Click Here ">
Make your own free website on
« July 2017 »
2 3 4 5 6 7 8
9 10 11 12 13 14 15
16 17 18 19 20 21 22
23 24 25 26 27 28 29
30 31
You are not logged in. Log in
Entries by Topic
All topics
Cognition & Epistemology
Notes on Pirah?
Ontology&possible worlds
Syn-Sem Interface
Temporal Logic
Blog Tools
Edit your Blog
Build a Blog
RSS Feed
View Profile
Translate this
LINGUISTIX&LOGIK, Tony Marmo's blog
Monday, 20 February 2006



The community of Logicians and Philosophers and Linguists will remember Strawson for many years. A man makes himself eternal when his works pervade History.

Posted by Tony Marmo at 22:08 GMT
Wednesday, 8 February 2006



A very small Tribute to the Greatest Phonetician of the World, who just left us. We shall hereafter and for ever be his disciples.

Posted by Tony Marmo at 05:18 GMT
Saturday, 21 January 2006


New Old Animals from South America

Several species of birds, reptiles and mammals, which were recently discovered, widen the diversity of the pre-historic South American fauna. About 30 new fossil species of South American animals were presented at the Second Latin-American Congress on Vertebrate Paleontology (Rio de Janeiro 2005), such as the 230 million year old and 1.8 meter tall Staurikosaurus pricei, or the first Brazilian Pyrotheria, with a trunk longer than that of an elephant, although smaller in size. Fapesp mag tell us more.

Posted by Tony Marmo at 22:22 GMT
Updated: Saturday, 21 January 2006 22:25 GMT
Sunday, 21 August 2005


Analysis has moved

Those must be old news, but any, here it goes:
The Journal Analysis can no longer be accessed via ingenta, as it used to. Now, you can go directly to its site, or browse it via Blackwell.

Posted by Tony Marmo at 01:10 BST
Thursday, 11 August 2005


Modalità e Multimodalità in English

Walter Carnielli and Claudio Pizzi are planning to re-write, i.e., to make a translation and an expanded adaptation of their book Modality and Multi-modality (original title Modalità e Multimodalità) into English. The new edition will probably be published next year.

Posted by Tony Marmo at 18:45 BST
Updated: Thursday, 11 August 2005 18:47 BST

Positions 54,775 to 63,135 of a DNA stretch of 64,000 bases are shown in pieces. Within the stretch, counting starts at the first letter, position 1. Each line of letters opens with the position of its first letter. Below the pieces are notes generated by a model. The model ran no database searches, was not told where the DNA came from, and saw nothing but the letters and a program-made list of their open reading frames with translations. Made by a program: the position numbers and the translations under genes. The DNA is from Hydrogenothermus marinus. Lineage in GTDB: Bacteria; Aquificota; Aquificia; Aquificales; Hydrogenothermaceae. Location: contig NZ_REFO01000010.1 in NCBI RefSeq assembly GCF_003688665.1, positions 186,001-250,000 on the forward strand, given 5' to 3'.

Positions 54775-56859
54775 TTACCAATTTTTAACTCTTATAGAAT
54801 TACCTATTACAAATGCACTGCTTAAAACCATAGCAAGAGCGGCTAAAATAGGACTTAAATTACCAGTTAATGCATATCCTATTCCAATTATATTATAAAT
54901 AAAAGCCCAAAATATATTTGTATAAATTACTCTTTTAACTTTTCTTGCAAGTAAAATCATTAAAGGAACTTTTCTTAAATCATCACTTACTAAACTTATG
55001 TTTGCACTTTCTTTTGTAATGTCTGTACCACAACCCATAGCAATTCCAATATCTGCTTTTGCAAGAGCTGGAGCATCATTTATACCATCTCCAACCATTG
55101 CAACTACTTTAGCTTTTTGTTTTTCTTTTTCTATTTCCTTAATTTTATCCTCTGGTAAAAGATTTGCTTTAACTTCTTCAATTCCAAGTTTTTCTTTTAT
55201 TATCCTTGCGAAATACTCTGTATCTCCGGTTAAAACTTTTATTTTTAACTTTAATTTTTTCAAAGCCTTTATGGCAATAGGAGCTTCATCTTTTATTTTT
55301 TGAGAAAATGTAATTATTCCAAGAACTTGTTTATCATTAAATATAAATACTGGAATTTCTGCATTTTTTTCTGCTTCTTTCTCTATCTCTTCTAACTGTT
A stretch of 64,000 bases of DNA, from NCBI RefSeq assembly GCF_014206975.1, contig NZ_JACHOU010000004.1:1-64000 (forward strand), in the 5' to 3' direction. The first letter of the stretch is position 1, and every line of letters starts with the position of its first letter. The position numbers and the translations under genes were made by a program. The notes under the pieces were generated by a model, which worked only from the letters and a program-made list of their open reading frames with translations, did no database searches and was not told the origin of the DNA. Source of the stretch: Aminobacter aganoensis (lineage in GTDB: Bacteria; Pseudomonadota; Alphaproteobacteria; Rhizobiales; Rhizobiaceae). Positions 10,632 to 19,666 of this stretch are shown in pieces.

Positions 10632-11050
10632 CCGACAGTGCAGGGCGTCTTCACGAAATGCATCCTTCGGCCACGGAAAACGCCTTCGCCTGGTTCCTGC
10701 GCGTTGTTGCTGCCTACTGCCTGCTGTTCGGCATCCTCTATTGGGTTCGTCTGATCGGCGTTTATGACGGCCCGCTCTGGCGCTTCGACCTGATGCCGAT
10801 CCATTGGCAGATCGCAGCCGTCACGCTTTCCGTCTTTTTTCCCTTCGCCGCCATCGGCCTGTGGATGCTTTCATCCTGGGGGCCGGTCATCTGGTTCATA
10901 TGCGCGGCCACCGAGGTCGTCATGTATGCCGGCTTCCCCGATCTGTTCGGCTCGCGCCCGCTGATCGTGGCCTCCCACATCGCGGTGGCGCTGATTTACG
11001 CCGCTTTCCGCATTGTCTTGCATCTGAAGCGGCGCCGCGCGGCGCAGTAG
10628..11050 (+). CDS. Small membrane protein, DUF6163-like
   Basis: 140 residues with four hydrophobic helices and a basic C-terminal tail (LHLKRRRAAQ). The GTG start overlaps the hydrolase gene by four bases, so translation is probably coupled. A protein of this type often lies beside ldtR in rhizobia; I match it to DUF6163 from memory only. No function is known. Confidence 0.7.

Sunday, 31 July 2005

Mood:  happy


Greg Restall is talking about his participation in the Logic Colloquium 2005. Here is a report about the second day.

Saul Kripke recently visited Argentine and Brazil, and delivered some talks at the Centre for Logic, Epistemology and the History of Science, during a Workshop on Semantics and Meaning. During the same workshop, Jean-Yves Béziau advanced his views on Many-Valued and Kripke Semantics. Itala D'Ottaviano, Zeljko Loparic, Marcelo Coniglio and Walter Carnielli[1], together with their (current and former) advisees, have also made very important contributions. Those contributions will be online sooner or later. The expected debate between Da Costa and Kripke did not take place though, the overall series of debates was very interesting and insightfull. João Marcos' talk on Non-truth functional Logics included things that were new to me and which I shall try to summarise in the near future.

[1] Soon Carnielli will publish his views on Fitch' paradox, which became the hottest event on Wednesday. (It almost worked as if someone used a gallon of petrol to extinguish a bonfire! :P ) Some of his proposals were not only bold but fresh new and, after the responses of top senior Philosophers and Logicians and a great happy ending, everyone was eager to see what his paper will look like.

Posted by Tony Marmo at 20:24 BST
Updated: Sunday, 31 July 2005 21:08 BST
Thursday, 17 March 2005



Posted by Tony Marmo at 00:01 GMT
Updated: Thursday, 17 March 2005 16:19 GMT
Friday, 11 March 2005



Professor Cesar Lattes, one of the most important Physicists of the world, died on the 8th day of March this year, in the University Hospital of Campinas. He was 80 years old. His most famous contribution to Physics was his important participation in the discovery of the pi meson, in 1947.

Later he became the founder of the Department of Cosmic Rays and Chronology of the "Gleb Wataghin" Physics Institute, at the State University of Campinas, and helped to erect many laboratories throughout Brazil.

He died of a myocardial infarction, and left four daughters and nine grandchildren.

Posted by Tony Marmo at 16:43 GMT
Thursday, 30 December 2004


On certain Arguments to Bring Scientists to Court

A Short Note